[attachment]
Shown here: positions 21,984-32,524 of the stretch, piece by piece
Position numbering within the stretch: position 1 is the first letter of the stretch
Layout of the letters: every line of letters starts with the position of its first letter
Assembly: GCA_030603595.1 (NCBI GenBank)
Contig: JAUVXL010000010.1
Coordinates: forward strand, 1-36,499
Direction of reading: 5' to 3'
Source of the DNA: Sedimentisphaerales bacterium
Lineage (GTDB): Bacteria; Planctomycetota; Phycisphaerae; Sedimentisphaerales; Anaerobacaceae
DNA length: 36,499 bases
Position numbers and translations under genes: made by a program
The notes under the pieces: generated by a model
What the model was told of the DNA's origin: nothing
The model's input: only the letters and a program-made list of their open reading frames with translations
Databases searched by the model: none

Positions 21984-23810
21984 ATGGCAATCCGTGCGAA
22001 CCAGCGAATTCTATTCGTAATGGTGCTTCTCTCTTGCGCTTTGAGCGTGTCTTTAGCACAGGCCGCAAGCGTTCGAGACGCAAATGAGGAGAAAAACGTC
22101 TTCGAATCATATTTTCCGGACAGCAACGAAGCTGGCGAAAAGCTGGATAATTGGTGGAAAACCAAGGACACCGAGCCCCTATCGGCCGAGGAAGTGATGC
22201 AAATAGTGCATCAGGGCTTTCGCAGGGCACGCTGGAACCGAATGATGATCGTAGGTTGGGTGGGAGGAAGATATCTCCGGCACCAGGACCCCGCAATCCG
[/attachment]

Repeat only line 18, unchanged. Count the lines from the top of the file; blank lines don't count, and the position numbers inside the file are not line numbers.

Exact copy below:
22001 CCAGCGAATTCTATTCGTAATGGTGCTTCTCTCTTGCGCTTTGAGCGTGTCTTTAGCACAGGCCGCAAGCGTTCGAGACGCAAATGAGGAGAAAAACGTC